We review the 2018 film Crazy Rich Asians in order to highlight its relevance for debates on immigration, globalization and consumption. In doing so, we argue that a new model of immigration for East Asians, distant and distinct from the American Dream, a “pull yourself up by the bootstraps” narrative infused with an Asian ethic, is being valorized in the film. We also illuminate the complexities of East Asian representation on screen, as evidenced by varying receptions to the film in America and in various regions of Asia. And, finally, we note that while the film celebrates excess in consumption on the surface, in the film, critiques of this orientation are manifest as well. Overall, we see the film to be a harbinger of new frontiers in global blockbusters, ushering in an era where the values depicted on screen are no longer solely dominated by an American orientation.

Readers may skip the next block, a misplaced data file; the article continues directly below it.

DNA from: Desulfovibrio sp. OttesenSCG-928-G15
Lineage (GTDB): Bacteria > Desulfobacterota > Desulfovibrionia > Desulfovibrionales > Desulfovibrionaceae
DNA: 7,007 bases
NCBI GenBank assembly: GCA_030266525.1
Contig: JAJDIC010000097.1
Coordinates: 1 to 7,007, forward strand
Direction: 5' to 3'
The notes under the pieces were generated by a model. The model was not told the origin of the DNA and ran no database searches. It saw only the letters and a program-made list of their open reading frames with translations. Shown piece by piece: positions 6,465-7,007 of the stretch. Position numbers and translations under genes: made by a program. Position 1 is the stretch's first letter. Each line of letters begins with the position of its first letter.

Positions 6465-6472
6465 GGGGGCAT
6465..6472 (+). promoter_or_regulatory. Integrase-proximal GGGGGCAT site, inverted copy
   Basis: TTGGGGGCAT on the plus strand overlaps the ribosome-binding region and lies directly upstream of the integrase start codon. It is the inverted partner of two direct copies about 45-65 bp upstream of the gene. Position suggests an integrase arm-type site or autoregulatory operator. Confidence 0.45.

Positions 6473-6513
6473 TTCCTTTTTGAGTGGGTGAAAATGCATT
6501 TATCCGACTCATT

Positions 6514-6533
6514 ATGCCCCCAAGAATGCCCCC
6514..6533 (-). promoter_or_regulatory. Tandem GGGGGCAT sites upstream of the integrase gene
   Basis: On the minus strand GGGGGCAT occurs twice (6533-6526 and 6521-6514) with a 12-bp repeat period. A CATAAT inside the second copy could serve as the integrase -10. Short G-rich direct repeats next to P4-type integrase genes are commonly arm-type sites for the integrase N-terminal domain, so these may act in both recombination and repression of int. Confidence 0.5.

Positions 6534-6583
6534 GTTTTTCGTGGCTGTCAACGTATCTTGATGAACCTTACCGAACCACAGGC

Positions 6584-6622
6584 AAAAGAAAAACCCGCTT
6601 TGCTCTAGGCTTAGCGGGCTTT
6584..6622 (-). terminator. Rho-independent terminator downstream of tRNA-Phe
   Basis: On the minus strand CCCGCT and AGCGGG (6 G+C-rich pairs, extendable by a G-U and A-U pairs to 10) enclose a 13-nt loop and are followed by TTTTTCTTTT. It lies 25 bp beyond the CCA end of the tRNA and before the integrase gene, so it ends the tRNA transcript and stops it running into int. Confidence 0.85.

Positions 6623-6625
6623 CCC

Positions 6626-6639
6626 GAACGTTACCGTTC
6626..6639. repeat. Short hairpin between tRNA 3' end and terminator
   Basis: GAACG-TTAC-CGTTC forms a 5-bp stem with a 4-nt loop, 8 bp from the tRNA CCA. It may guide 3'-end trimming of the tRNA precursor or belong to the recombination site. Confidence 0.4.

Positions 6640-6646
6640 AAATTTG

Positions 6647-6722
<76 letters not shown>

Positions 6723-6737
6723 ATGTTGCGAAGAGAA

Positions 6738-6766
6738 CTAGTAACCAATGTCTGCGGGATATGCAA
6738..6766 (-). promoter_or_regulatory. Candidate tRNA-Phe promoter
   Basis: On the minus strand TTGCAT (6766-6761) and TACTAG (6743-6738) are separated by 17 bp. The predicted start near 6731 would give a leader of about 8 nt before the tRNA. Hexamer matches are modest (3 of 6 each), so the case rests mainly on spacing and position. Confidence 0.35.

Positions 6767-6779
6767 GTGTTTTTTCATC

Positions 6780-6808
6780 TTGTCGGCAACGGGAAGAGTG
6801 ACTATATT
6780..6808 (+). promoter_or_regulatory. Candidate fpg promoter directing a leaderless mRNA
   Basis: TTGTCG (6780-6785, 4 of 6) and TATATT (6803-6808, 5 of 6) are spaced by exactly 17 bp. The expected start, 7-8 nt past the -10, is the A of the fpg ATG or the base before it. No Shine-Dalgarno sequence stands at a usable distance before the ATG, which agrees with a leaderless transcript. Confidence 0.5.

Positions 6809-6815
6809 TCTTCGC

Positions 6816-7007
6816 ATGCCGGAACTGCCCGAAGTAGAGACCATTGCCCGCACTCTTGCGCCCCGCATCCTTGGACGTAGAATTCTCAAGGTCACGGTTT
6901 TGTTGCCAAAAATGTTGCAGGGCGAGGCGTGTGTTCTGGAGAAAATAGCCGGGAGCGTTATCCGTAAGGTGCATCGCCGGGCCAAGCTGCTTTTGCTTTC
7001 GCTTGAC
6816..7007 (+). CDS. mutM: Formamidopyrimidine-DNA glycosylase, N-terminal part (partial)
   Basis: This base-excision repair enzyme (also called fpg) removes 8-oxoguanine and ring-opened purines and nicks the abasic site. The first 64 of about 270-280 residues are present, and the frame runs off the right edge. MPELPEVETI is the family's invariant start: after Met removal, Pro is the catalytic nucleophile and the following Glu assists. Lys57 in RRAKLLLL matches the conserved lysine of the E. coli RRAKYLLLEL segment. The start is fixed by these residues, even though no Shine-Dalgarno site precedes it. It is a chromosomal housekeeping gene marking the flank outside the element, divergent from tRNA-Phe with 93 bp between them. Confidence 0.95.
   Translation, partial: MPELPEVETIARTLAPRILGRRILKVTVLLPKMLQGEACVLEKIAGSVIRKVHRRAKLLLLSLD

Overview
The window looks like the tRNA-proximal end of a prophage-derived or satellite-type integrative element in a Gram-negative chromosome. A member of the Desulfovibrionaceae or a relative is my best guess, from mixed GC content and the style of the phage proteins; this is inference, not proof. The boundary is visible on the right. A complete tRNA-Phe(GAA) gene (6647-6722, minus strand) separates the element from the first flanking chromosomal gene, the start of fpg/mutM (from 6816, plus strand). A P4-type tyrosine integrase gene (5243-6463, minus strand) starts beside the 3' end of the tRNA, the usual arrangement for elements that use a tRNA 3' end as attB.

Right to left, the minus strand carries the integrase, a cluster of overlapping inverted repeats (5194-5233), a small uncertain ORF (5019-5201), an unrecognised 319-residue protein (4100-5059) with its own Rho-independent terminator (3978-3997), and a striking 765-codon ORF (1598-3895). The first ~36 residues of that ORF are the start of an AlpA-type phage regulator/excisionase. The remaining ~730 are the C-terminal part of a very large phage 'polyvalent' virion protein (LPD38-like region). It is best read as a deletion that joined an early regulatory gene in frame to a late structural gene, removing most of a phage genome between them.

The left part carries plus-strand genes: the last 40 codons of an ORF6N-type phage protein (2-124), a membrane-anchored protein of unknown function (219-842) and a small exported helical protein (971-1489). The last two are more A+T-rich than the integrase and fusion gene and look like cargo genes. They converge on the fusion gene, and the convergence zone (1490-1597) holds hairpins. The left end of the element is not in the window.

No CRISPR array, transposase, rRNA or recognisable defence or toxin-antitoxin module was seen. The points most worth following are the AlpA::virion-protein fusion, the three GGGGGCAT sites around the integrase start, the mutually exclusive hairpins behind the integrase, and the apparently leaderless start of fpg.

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Eckhardt, Giana M. and Kerrigan, Finola
"Crazy Rich Asians: A tale of immigration, globalization and consumption in East Asia,"
Markets, Globalization & Development Review:
3, Article 5.
Available at: https://digitalcommons.uri.edu/mgdr/vol4/iss3/5